Normal Adolescent Behavior: Havoc 2
If you are wondering what
this movie has to do with the 2005 Anne Hathaway/Bijou Phillips morality
tale Havoc – other than the basic theme of beautiful and smart
teenagers endangering themselves by indulging in their dark impulses –
you're not alone. Well, consider this: in the (extremely brief) theatrical run of Normal
Adolescent Behavior, there was absolutely no reference to the original movie in the
title. The Havoc 2 moniker has apparently been dumped on a
completely unrelated film for the
video release, undoubtedly by some cheesy corporate exec who
decided the franchise name could only help sales.
Frankly, it's a shame,
because Normal Adolescent Behavior (I'm going to skip the Havoc 2
references for the rest of the review, if you don't mind...) is a damned
good film that can stand on its own. Honestly, it's a better film than
Havoc. And it's not like that film was such a big hit either,
so how does the fake suggestion that this is a sequel help things in any way?
Adolescent Behavior is more reminiscent of a slightly older version of
Thirteen, another not-quite-mainstream examination of youth culture
spinning out of control.
Also like Thirteen,
it features a star-making, awe-inspiringly brave central performance by a
spectacular young actress who was best known for a TV role. In
Thirteen it was Evan Rachel Wood formerly best known as the anorexic
daughter on Once and Again. Here the revelatory performance is
supplied by Amber Tamblyn, probably best known as the title character in the
too-short-lived series Joan of Arcadia (though she has some films on
her resume as well, including Sisterhood of the Traveling Pants and
The Grudge 2).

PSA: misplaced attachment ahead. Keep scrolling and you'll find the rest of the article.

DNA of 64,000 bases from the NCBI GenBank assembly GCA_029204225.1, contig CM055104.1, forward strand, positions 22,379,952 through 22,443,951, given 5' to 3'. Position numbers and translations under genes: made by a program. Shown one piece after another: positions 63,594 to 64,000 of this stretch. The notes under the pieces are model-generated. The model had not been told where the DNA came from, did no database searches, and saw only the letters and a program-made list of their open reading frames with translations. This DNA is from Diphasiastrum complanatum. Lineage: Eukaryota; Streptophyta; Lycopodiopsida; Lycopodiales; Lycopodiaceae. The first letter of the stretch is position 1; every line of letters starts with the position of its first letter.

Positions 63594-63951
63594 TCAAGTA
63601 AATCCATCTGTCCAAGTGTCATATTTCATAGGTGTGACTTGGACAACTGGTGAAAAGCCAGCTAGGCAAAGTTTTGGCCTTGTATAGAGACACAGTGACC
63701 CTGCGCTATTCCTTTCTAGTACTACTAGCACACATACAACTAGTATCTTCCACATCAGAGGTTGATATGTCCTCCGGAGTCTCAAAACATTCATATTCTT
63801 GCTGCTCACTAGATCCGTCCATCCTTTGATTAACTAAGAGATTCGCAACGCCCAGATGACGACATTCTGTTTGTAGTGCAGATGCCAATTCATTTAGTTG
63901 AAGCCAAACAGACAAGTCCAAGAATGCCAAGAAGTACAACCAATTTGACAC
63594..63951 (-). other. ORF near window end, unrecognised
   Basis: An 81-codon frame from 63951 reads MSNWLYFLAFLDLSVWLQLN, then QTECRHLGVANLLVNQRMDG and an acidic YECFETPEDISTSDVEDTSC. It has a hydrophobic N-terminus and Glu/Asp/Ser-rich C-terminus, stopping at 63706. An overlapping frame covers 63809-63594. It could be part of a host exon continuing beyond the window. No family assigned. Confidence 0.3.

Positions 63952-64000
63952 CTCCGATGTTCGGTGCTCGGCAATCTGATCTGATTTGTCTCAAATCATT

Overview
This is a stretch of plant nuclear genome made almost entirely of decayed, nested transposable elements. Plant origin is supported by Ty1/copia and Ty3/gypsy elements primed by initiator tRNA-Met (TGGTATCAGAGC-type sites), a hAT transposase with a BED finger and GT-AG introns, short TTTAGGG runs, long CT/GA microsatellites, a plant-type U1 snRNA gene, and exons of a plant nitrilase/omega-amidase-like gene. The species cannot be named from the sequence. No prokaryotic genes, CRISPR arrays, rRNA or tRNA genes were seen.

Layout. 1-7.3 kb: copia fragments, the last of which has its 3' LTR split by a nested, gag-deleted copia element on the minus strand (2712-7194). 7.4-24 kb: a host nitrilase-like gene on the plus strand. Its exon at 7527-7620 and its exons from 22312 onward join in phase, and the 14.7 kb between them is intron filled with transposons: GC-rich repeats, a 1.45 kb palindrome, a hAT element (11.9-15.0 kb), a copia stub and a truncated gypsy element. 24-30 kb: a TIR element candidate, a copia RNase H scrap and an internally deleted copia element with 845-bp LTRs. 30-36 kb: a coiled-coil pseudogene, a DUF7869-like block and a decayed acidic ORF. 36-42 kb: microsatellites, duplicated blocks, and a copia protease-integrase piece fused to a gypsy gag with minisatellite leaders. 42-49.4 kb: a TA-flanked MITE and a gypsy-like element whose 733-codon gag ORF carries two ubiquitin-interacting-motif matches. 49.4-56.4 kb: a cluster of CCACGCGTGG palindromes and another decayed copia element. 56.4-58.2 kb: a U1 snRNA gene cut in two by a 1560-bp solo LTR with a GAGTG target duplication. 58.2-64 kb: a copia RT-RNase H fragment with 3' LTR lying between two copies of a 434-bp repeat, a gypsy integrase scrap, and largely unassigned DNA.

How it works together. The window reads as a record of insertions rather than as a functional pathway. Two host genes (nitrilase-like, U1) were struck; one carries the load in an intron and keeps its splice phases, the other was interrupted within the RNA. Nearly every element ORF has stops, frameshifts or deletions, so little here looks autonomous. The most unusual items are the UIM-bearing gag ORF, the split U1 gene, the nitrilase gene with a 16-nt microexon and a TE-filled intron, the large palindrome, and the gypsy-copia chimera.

Tamblyn plays Wendy, a
slightly dysfunctional, vaguely goth, kind-of outcast but mostly together
high school senior. She and her friends have formed an outcast caste,
a clique of six students that do everything together – hang out, party,
work on student counsel, have sex in various combinations – their high
school world has become completely insular.
The group is run by Billie
(Kelli Garner), a beautiful, controlling, manipulative but somewhat insecure
girl. She is a good friend, but you don't want her to turn on you,
because she can be savage.
Everything changes in
Wendy's life when a white bread-but-cute guy (Ashton Holmes) moves in next
door. At first she tries to fight her attraction to him, but
eventually they get involved and she starts considering life outside of her
Once Wendy starts to stray,
Billie reacts angrily trying to keep things together. In the meantime,
Wendy must decide whether this one guy is worth losing her five best
Adolescent Behavior works hard to appear edgy and dangerous, in many
ways it's kind of old-fashioned. It's not cheerfully amoral like...
say, Larry Clark's Kids... and yet it is an intriguing look at the
changing morality of today's teenagers. Whether you take it as a
cautionary tale or just an anthropological study depends on your place in
Jay S. Jacobs
Copyright ©2007 PopEntertainment.com. All rights reserved.
Posted: October 13, 2007.